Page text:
In a psyche with a Cinderella complex, the step-sisters carry that aspect of the psyche that has disproportionate and misplaced entitlement needs. The entitlement is misplaced because it is imposed on the poor beleaguered ego rather than being appropriately expressed to the outside world. Because a healthy entitlement has been blocked, the inner step-sisters keep dumping on the overworked ego, who is struggling to negotiate the inner psychic demands as well as to please those in the outer world.
There is another level on which this image of disowned entitlement in both the dream and the tale works. If we have been taught by our parents and our culture that our entitlement is selfish, lazy, rude, or unbecoming, then our experience of feeling entitled feels dangerous, ugly, and threatening. Hence, it gets pictured as reprehensible, overstated, and even grotesque. The “step-sisters” are ugly and even dangerous because the ego has allied itself with the view that entitlement of any kind is ugly and dangerous.
The task here is to integrate some of the step-sister sense of entitlement. Note that this is not the same as becoming like them, rather, we need to become a little more like them, move in that direction. In the fairy tale, Cinderella’s sneaking off to the ball in a magically acquired gown is an image of her sense of entitlement coming into conscious awareness. She hasn’t claimed it fully enough to go to the ball without subterfuge. She needs help from the inner positive mother to find her entitlement to go.
In most Cinderella stories, clothing plays a key role. Our choice of clothing of course relates to our persona, or the mask that we elect to wear. There is a clear relationship between persona and what we assert and feel entitled to in the outside world. One sure way to communicate what we aspire to is to “dress the part.”
Integrating healthy entitlement will mean allowing oneself to integrate healthy aggression as well. In some Cinderella variants, aggression is more explicit than others. In nearly all of them, the step sisters fall to some violent fate. This is an image of aggression that is being wielded on the right side of the equation. In some versions, we see the heroine being responsible for this act of violence, a more explicit image of aggression being claimed by the once weary ego.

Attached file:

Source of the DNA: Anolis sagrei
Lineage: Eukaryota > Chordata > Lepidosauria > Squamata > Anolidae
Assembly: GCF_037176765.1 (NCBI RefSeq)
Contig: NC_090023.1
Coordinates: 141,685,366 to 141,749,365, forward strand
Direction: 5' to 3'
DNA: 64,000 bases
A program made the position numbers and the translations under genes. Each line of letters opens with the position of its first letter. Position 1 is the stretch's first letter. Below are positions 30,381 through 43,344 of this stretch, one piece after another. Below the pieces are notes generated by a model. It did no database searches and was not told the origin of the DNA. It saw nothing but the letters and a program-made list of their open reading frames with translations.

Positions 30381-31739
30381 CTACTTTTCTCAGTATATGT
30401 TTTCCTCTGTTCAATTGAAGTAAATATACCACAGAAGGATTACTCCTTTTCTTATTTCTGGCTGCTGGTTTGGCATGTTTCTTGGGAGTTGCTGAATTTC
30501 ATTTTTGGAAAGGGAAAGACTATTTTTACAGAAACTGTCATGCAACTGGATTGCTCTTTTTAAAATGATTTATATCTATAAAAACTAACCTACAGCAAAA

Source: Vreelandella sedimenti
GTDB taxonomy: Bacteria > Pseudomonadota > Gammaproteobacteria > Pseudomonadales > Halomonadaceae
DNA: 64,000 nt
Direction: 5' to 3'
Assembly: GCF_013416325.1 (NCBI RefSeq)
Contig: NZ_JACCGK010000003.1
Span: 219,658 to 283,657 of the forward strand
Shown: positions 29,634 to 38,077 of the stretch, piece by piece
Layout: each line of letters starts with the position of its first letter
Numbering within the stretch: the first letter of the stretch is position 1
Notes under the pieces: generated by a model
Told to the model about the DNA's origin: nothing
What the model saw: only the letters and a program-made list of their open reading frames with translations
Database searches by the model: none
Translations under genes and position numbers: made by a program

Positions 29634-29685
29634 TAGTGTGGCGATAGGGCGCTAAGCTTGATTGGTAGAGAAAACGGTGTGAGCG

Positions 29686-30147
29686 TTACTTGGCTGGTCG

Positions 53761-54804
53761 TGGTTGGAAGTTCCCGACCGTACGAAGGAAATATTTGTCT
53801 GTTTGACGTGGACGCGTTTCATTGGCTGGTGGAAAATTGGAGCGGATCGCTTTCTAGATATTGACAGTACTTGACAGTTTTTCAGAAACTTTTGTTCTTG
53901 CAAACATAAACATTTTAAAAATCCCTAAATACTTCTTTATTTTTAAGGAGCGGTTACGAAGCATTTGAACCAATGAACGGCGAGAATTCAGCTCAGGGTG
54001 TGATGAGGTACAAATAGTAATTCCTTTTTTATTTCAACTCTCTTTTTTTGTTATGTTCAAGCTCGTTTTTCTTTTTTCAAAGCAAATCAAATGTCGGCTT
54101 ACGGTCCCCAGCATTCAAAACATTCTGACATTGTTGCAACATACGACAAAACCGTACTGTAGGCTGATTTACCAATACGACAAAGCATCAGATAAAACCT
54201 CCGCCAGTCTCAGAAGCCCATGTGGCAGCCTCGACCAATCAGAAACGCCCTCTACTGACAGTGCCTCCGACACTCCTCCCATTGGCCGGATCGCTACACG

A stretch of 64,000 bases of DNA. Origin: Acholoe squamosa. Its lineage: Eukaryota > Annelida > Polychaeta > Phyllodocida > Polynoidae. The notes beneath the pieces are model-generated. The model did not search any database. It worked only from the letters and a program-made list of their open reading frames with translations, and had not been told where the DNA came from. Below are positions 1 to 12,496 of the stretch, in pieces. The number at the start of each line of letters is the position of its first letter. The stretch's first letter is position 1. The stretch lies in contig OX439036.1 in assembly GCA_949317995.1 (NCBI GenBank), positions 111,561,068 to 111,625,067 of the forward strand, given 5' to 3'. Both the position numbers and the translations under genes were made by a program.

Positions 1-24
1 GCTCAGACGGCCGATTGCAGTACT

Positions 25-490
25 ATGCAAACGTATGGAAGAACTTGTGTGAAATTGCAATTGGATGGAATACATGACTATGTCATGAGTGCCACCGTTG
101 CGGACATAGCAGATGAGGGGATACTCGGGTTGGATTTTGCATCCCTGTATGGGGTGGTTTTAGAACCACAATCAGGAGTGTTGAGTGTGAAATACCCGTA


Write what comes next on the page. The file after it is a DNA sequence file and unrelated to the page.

Interestingly, what allows the heroine in all Cinderella tales the world over to claim healthy entitlement is some contact with the healing positive mother. The answer in all of the tales is for the heroine to have the correct attitude toward the unconscious. When we are too arrogant and demanding of our own unconscious, attempting to force our ego desires, then we will meet with misfortune.
In many version of the tale (including the best known one by Perrault), the climax of the tale is reached when the heroine steps forward and asks to be allowed to try on the slipper. This is an important act. She is not passive any longer. She has integrated some entitlement, and is claiming her right to be allowed to try on the slipper. The tale tells us that she laughs as she slips her foot in, so confident is she.
Literature has given us many fine examples of a similar dynamic in a male psyche, Harry Potter being a ready example. Throughout the series, Harry experience the different stages of healing a wounded sense of entitlement. At first, he is utterly disenfranchised and downtrodden, happy to live beneath the stairs. Later, he progresses to stealing, lying, sneaking and breaking every rule at Hogwarts, much to the delight of the reader. During this stage, which comprises much of the series, he tends to avoid the adults who could help him because he does not yet know that he is entitled to their help and protection. Finally, he is able to openly claiming his role as a leader. As he matures in the last few books, we see him claiming more, directly confiding in Dumbledore and others, and feeling less confused about his right to ask for and receive help.